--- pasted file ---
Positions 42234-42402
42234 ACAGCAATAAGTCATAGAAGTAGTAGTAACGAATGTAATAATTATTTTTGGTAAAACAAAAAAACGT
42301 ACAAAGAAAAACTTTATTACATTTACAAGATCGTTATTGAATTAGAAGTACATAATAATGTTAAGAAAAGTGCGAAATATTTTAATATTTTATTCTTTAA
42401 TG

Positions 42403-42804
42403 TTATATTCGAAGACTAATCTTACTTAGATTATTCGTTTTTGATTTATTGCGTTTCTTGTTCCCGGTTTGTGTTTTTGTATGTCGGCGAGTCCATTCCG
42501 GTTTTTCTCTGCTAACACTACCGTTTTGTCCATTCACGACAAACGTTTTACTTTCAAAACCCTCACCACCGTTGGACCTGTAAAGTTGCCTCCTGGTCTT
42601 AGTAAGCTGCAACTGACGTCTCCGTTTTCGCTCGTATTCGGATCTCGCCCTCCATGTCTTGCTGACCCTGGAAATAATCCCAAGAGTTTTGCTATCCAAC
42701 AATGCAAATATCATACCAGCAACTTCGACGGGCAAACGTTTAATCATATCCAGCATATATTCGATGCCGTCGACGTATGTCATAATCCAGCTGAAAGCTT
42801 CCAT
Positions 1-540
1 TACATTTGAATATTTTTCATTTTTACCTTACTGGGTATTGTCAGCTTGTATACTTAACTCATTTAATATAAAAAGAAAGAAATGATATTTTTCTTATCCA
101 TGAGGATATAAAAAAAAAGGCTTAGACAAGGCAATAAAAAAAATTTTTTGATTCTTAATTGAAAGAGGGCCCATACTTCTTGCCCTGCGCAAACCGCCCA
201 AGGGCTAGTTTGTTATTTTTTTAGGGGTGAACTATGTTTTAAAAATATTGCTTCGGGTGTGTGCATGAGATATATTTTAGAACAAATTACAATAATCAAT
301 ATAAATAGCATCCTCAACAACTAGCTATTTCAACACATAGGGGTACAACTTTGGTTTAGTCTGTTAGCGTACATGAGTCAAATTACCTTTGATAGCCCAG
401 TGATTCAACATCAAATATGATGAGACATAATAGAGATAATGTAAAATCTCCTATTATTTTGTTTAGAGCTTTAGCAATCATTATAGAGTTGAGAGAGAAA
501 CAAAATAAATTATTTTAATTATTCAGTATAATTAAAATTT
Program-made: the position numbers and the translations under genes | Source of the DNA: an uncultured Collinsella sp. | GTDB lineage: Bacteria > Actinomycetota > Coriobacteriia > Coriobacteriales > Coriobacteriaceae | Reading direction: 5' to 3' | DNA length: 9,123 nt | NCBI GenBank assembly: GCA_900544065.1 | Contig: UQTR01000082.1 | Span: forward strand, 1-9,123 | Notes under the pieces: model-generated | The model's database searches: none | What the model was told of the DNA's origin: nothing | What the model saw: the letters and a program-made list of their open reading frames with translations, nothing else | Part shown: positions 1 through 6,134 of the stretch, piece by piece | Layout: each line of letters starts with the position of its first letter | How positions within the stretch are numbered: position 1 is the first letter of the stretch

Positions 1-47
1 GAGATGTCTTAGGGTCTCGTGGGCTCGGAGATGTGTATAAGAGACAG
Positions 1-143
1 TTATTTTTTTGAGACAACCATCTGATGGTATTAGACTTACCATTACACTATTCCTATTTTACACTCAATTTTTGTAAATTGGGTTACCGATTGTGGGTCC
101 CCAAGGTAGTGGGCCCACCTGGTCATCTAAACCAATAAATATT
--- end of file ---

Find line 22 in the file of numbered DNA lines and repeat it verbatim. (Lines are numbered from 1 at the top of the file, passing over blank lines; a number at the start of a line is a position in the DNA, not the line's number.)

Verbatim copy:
1 TTATTTTTTTGAGACAACCATCTGATGGTATTAGACTTACCATTACACTATTCCTATTTTACACTCAATTTTTGTAAATTGGGTTACCGATTGTGGGTCC